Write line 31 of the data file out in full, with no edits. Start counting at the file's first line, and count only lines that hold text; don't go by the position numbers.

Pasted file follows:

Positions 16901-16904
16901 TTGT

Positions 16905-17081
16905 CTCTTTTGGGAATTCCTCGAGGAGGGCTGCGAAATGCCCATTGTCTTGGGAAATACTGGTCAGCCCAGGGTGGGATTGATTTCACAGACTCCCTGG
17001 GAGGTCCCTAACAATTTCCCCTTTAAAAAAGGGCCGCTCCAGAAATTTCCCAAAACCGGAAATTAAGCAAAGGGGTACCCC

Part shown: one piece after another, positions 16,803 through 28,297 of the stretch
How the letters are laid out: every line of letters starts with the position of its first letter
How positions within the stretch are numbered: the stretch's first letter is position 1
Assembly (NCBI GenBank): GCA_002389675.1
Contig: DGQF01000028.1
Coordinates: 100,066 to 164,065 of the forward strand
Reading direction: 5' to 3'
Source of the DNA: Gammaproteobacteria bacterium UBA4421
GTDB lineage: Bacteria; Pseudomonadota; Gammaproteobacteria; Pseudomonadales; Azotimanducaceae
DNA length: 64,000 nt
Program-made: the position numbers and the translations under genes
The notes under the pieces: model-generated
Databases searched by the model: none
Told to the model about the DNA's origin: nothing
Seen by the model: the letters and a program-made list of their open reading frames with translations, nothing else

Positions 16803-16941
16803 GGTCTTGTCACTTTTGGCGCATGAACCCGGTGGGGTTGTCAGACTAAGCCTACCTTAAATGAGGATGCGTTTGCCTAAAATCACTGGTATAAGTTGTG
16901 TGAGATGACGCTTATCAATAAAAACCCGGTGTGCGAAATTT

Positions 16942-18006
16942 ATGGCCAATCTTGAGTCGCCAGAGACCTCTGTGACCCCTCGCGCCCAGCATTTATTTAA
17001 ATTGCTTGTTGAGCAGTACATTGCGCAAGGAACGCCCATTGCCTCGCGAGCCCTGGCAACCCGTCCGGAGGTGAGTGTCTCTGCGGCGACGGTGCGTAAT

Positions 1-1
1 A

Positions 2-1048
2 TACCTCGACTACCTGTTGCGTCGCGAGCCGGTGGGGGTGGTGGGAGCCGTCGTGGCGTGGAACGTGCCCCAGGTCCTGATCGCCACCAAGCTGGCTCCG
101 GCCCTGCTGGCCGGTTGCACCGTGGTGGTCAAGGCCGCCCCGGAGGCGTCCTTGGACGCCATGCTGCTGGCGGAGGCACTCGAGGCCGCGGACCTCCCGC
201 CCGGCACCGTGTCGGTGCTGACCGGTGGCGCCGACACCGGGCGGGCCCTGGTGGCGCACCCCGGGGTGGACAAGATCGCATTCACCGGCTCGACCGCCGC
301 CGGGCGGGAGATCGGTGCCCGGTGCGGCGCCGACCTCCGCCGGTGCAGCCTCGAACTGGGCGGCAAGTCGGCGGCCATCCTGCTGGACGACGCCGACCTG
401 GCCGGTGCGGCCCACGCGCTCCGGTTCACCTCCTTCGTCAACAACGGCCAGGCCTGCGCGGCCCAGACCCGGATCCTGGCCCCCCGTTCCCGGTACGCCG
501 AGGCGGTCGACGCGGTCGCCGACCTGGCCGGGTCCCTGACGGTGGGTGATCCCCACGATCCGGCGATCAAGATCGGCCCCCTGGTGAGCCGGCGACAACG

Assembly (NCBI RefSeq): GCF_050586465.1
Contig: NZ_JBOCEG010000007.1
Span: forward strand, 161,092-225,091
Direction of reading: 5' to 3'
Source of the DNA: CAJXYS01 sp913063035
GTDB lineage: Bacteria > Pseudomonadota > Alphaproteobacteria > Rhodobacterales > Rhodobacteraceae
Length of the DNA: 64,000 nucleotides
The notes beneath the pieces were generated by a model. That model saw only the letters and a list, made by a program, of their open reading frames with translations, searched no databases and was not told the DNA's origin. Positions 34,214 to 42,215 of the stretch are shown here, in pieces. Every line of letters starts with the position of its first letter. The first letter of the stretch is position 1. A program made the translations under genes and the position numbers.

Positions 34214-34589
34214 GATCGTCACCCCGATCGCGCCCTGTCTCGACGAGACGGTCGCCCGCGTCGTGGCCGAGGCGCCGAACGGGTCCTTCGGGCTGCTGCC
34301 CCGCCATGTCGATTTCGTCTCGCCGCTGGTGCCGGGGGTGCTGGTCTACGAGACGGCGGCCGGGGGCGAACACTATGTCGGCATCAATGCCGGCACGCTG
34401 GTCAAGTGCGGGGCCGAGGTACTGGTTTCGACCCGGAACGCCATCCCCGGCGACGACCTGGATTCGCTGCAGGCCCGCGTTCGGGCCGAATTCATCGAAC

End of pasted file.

101 GCCCTGCTGGCCGGTTGCACCGTGGTGGTCAAGGCCGCCCCGGAGGCGTCCTTGGACGCCATGCTGCTGGCGGAGGCACTCGAGGCCGCGGACCTCCCGC